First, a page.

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Supreme Court of the United States
March 30, 2021, Argued; June 25, 2021, Decided
Justice Kavanaugh delivered the opinion of the Court.
] To have Article III standing to sue in federal court, plaintiffs must demonstrate, among other things, that they suffered a concrete harm. No concrete harm, no standing. Central to assessing concreteness is whether the asserted harm has a “close relationship” to a harm traditionally recognized as providing a basis for a lawsuit in American courts—such as physical harm, monetary harm, or various intangible harms including (as relevant here) reputational harm. Spokeo, Inc. v. Robins, 578 U. S. 330, 340-341, 136 S. Ct. 1540, 194 L. Ed. 2d 635.
In this case, a class of 8,185 individuals sued TransUnion, a credit reporting agency, in federal court under the Fair Credit Reporting Act. The plaintiffs claimed that TransUnion failed to use reasonable procedures to ensure the [*8] accuracy of their credit files, as maintained internally by TransUnion. For 1,853 of the class members, TransUnion provided misleading credit reports to third-party businesses. We conclude that those 1,853 class members have demonstrated concrete reputational harm and thus have Article III standing to sue on the reasonable-procedures claim. The internal credit files of the other 6,332 class members were not provided to third-party businesses during the relevant time period. We conclude that those 6,332 class members have not demonstrated concrete harm and thus lack Article III standing to sue on the reasonable-procedures claim.
In two other claims, all 8,185 class members complained about formatting defects in certain mailings sent to them by TransUnion. But the class members other than the named plaintiff Sergio Ramirez have not demonstrated that the alleged formatting errors caused them any concrete harm. Therefore, except for Ramirez, the class members do not have standing as to those two claims.
Over Judge McKeown’s dissent, the U. S. Court of Appeals for the Ninth Circuit ruled that all 8,185 class members have standing as to all three claims. The Court of Appeals approved a class damages award of about [*9] $40 million. In light of our conclusion that (i) only 1,853 class members have standing for the reasonable-procedures claim and (ii) only Ramirez himself has standing for the two formatting claims relating to the mailings, we reverse the judgment of the Ninth Circuit and remand the case for further proceedings consistent with this opinion.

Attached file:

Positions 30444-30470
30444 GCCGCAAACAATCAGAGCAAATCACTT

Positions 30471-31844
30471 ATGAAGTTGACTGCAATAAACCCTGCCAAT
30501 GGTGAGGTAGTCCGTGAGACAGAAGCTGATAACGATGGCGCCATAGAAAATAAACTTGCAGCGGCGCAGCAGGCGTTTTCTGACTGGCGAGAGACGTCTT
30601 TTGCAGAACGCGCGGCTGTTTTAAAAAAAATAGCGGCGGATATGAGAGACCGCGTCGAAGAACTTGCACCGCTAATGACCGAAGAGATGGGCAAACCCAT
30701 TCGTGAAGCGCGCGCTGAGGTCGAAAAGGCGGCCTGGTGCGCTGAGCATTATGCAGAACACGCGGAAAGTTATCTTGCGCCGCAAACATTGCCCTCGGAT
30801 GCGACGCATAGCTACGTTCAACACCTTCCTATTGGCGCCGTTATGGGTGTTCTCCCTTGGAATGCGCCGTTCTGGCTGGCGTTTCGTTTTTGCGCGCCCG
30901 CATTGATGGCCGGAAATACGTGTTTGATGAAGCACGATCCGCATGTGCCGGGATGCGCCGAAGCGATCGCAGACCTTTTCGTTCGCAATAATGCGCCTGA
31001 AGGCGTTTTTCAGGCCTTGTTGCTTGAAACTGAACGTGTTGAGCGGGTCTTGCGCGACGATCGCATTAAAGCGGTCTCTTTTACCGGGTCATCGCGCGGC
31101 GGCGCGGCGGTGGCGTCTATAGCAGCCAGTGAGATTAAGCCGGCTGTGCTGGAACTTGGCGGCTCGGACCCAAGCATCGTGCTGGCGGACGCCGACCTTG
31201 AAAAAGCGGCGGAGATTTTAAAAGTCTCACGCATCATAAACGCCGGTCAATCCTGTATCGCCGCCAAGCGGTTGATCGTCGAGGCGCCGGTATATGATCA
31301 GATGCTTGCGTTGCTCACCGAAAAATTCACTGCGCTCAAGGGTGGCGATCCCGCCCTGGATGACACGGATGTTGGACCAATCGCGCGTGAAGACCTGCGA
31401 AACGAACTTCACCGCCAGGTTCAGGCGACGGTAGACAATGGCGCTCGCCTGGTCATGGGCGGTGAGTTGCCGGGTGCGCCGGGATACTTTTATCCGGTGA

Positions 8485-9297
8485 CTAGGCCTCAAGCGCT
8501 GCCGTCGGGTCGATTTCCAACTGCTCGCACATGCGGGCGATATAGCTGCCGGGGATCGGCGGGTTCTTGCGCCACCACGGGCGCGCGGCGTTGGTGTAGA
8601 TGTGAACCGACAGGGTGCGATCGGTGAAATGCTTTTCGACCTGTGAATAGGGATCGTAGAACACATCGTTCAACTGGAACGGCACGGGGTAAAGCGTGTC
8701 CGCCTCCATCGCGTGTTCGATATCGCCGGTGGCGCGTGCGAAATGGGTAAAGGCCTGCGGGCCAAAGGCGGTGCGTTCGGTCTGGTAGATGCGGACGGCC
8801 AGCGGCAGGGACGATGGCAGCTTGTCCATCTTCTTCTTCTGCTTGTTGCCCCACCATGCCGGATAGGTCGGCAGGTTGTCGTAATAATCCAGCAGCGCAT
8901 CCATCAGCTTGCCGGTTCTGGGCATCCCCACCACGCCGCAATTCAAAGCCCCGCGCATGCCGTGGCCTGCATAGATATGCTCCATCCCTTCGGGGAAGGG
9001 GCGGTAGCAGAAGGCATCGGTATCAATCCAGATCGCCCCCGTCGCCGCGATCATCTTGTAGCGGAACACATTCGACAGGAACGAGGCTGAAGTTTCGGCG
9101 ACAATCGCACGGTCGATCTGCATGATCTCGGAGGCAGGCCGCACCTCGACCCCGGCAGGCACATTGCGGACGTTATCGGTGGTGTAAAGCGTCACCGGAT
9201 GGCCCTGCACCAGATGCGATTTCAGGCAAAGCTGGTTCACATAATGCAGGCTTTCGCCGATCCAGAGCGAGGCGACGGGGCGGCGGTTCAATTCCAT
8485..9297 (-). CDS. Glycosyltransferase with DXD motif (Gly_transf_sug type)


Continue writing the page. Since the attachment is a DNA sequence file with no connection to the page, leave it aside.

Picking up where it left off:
Full case includes Shepard's, Headnotes, Legal Analytics from Lex Machina, and more.
2021 U.S. LEXIS 3401 *
TRANSUNION LLC, PETITIONER v. SERGIO L. RAMIREZ.
Notice: The LEXIS pagination of this document is subject to change pending release of the final published version.
Prior History: [*1] ON WRIT OF CERTIORARI TO THE UNITED STATES COURT OF APPEALS FOR THE NINTH CIRCUIT
Ramirez v. TransUnion LLC, 951 F.3d 1008, 2020 U.S. App. LEXIS 6338, 2020 WL 946973 (9th Cir. Cal., Feb. 27, 2020)
Disposition: 951 F. 3d 1008, reversed and remanded.
concrete, class member, consumer, credit report, rights, alert, federal court, mailings, files, harms, disseminated, future harm, third party, courts, terrorists, match, injury in fact, lawsuit, format, third-party, damages, cause of action, misleading, cases, reasonable procedure, drug trafficking, disclosure, accuracy, marks, consumer reporting agency
Civil Procedure, Justiciability, Standing, Injury in Fact, Constitutional Law, Case or Controversy, Elements, Banking Law, Bank Activities, Loans, Consumer Reporting Agencies, Consumer Protection, Fair Credit Reporting, Liability for Violations, Consumer Reports, Governments, Federal Government, Domestic Security, International Emergency Economic Powers Act, Admiralty & Maritime Law, Practice & Procedure, Jurisdiction, Constitutional Authority, Separation of Powers, The Judiciary, Advisory Opinions, Case or Controversy, Legislation, Statutory Remedies & Rights, Executive Offices, Constitutionality of Legislation, Burdens of Proof, Sanctions, Contempt, Civil Contempt, Torts, Intentional Torts, Defamation, Procedural Matters, Constitutionality of Legislation, Standing, Remedies, Damages, Defamation Per Se, Slander, Libel